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Whenever we discuss reputation management, one topic that always comes up is that of defamation.

Defamation – made up of slander (intangible, usually spoken) and libel (tangible, usually written) is a very specific kind of falsehood with a legal definition and legal burden of proof. You can read more about it specifically in our guide to defamation, here.

Typically, when it comes to reputation management, you approach a situation in two ways. First, you want to build more positive reviews. Second, you want to suppress and remove negative reviews as much as possible.

There are many different ways to go about dealing with negative reviews. You can reach out to the customer, solve their issue, and ask them to edit their review. You can flag the review as fraudulent and hope that the site hosting it will agree and remove it. You can respond to the review, telling your side of the story, and mitigate the damage.

In some cases – particularly when the defamatory review is hosted on a site dedicated to defamation, like TheDirty or PissedConsumer – the usual avenues for having the content removed or suppressed aren’t available. These sites typically ignore everything short of legal action, which means to get the content removed, you need to take legal action.

Legal action, in this case, means a defamation lawsuit.

Whenever we talk about turning to lawsuits, we typically caution you that it’s rarely worthwhile. In most cases, defamation on a site like PissedConsumer is not going to do significant harm to your reputation or your business. It can be disheartening or scary to see, but the majority of your customers won’t use those sites anyway. Additionally, Google has been taking action to make those sites less visible in search results due to the often-fake nature of the content they host.

A defamation suit requires a long and drawn-out legal process, and as with any legal process, that costs money. From court filing fees to lawyer fees to the time you spend on it instead of running your business, a defamation suit is very costly. The question is, how costly is it?

Note: Before we continue, it’s important to state that while we’re experts in reputation management, we’re not lawyers. The information we provide below is not meant to be legal advice. For that, it’s best to consult an actual lawyer.

You can find directories of lawyers online, such as Martindale, and search for specialties. Be sure to consult with a defamation lawyer about a defamation case for the most relevant information.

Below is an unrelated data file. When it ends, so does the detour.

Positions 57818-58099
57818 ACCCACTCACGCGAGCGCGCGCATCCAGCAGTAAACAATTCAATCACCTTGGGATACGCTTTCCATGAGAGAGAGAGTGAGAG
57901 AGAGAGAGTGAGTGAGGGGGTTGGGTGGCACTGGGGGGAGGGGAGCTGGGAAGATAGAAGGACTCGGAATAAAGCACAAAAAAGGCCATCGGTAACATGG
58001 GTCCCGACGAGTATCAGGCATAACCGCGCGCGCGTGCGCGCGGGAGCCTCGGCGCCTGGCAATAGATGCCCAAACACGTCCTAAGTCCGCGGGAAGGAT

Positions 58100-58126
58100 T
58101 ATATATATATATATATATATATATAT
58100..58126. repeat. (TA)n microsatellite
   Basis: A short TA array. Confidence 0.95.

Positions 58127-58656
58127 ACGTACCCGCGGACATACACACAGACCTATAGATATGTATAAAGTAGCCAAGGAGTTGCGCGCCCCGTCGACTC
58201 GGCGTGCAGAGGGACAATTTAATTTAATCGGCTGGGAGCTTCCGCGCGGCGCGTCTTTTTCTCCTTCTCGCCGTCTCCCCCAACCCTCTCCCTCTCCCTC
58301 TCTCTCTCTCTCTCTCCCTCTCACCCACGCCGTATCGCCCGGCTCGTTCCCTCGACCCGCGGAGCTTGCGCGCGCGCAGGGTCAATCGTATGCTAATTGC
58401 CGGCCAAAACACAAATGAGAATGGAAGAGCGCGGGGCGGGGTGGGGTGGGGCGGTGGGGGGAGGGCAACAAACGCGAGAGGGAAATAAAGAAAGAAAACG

Personal vs. Business Defamation

While low-level or small-scale defamation can often be ignored as a business, if you’re an individual targeted by defamatory statements, it might be much more worthwhile pursuing them.

With a business, defamation can cost you customers, but it’s very rarely going to have a significant impact on your bottom line. As an individual, defamation can cost you a job, a relationship, your reputation, a position working with the public, or more, along with the mental anguish of knowing people believe such falsehoods about you.

Talking to Defamation Lawyer

In these cases, it’s generally much more worthwhile to take any action you can to fight back against defamation, up to and including taking legal action. Whether that means hiring a reputation management firm to deal with the issue or proceeding to legal action, something must be done.

General Cost Estimates for Defamation Lawsuits

It’s important to note that legal proceedings can vary widely from province to province and from situation to situation. Your actual costs may be lower or even much higher, depending on who is involved, the scale of the defamation, the lawyers and court systems involved, and more. We’ll discuss some of those factors below.

First, though, what sort of price range are you looking at? A few thousand dollars? Tens of thousands of dollars? More?

Defamation Lawsuit Cost Estimates

The answer is somewhere in the range of $10,000 to $25,000.

“According to recent surveys of Canadian lawyers, it can cost upwards of $10,000—$25,000 to take a lawsuit through the traditional litigation process and a trial. Small claims actions cost considerably less and often involve little more than a small filing fee and another fee to serve documents on the opposing side.